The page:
1972: Designs to Remember

Let’s take a second to appreciate the designs of a certain over-looked and under-appreciated year: 1972. 

When we think of the 70s, we often think of really cheesy things like bell-bottoms, gold chains, disco music and opulent interior designs with velvet and shag carpeting. Then there are the giant cars, that while perhaps beautiful, became uneconomical and even comical once the oil crisis hit later in the decade. 

The 70s, at least in the U.S., are often thought of as the “morning after” from the 1960s; the hangover decade (fueled by cocaine hair of the dog). But the early 70’s should be remembered as something greater. Design was still powered by an optimistic counter-revolutionary spirit. There’s a sensibility and hope present that later vanished and only returned decades later. Many designs from this time have in fact endured.  

Pegging design to a certain year is, I acknowledge, an impossible exercise. These products and images took years to design, and in some cases, were released in other iterations years before. But please, indulge me nonetheless. 

My love for the year 1972 was born when I acquired a ‘72 Honda CB 350 Scrambler while in college. The Honda CB series of motorcycles are widely agreed to be among the most reliable and easy to work on machines around. They sold greater numbers of them than any other motorcycle before and, I would bet, there are still more running than any other bike since.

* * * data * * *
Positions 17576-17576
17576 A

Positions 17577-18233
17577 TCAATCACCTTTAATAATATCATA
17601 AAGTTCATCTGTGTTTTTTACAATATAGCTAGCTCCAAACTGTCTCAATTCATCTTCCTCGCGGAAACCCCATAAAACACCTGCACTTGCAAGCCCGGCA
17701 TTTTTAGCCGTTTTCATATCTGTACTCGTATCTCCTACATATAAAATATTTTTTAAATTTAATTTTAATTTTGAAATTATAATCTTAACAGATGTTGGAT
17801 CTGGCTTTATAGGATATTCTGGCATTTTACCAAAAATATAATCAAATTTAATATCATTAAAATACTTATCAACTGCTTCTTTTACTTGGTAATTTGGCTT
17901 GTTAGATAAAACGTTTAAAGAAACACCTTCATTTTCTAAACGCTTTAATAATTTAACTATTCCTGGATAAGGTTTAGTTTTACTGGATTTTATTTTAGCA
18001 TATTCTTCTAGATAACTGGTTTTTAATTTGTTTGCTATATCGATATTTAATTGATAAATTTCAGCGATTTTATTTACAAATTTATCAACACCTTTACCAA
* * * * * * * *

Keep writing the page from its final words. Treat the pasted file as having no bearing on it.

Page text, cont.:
They have held their value too. Find a good CB on eBay, adjust for inflation, and they’re about the same price they were some forty years ago. They are a prefered bike for many custom cafe builders because they are easy to work on, dependable and timeless looking. The Honda Scrambler has since inspired many a retro reissue and while it may not be the original scrambler, I’d argue it’s the best. 

1972 was also the year that Massimo Vignelli released his now famous NYC Subway Map. Vignelli straightened lines, distorted geography and chose bold colors to make a simpler, iconic map. The MBTA moved away from his design briefly but has since reincorporated his design elements. 

The new mid-size BMW was released in 1972 and has been going strong ever since. In 2008, BMW sold their 5 millionth 5-Series and the car has won numerous design awards. 

The Heuer Autavia rreally became popular in the early 70s, especially thanks to a cigarette ad campaign. The Autavia is still popular today. Surf any used watch forum and you’ll find an active trade of these vintage watches. 

Then there’s the architecture of the day. The most iconic opening being the completion of the North Tower of the World Trade Center and the opening of the South Tower. And, the following year the Willis Tower and Sydney Opera house opened. All are buildings that never became uninteresting over time. 

And while we may not often think of sport when we think about design, it’s worth noting that Jack Nicklaus was dressed like this, and the A’s won the World Series looking like this (pay no attention to Rollie Fingers).

And in Germany, Munich hosted the Olympic Games. The most memorable part? For many it was the beautifully-illustrated Otl Aicher posters. Colorful, dramatic, optimistic and totally iconic.


As for art, The Godfather took home best picture for 1972 and songs like Al Green’s “Let’s Stay Together” and Neil Young’s “Heart of Gold” were top of the Billboard Charts.  

What was it about the early 70s that inspired all this good design? The end of a war? A changing social landscape? I can't say. For now, best to simple admire it, and grab those last relics of the era while you still can.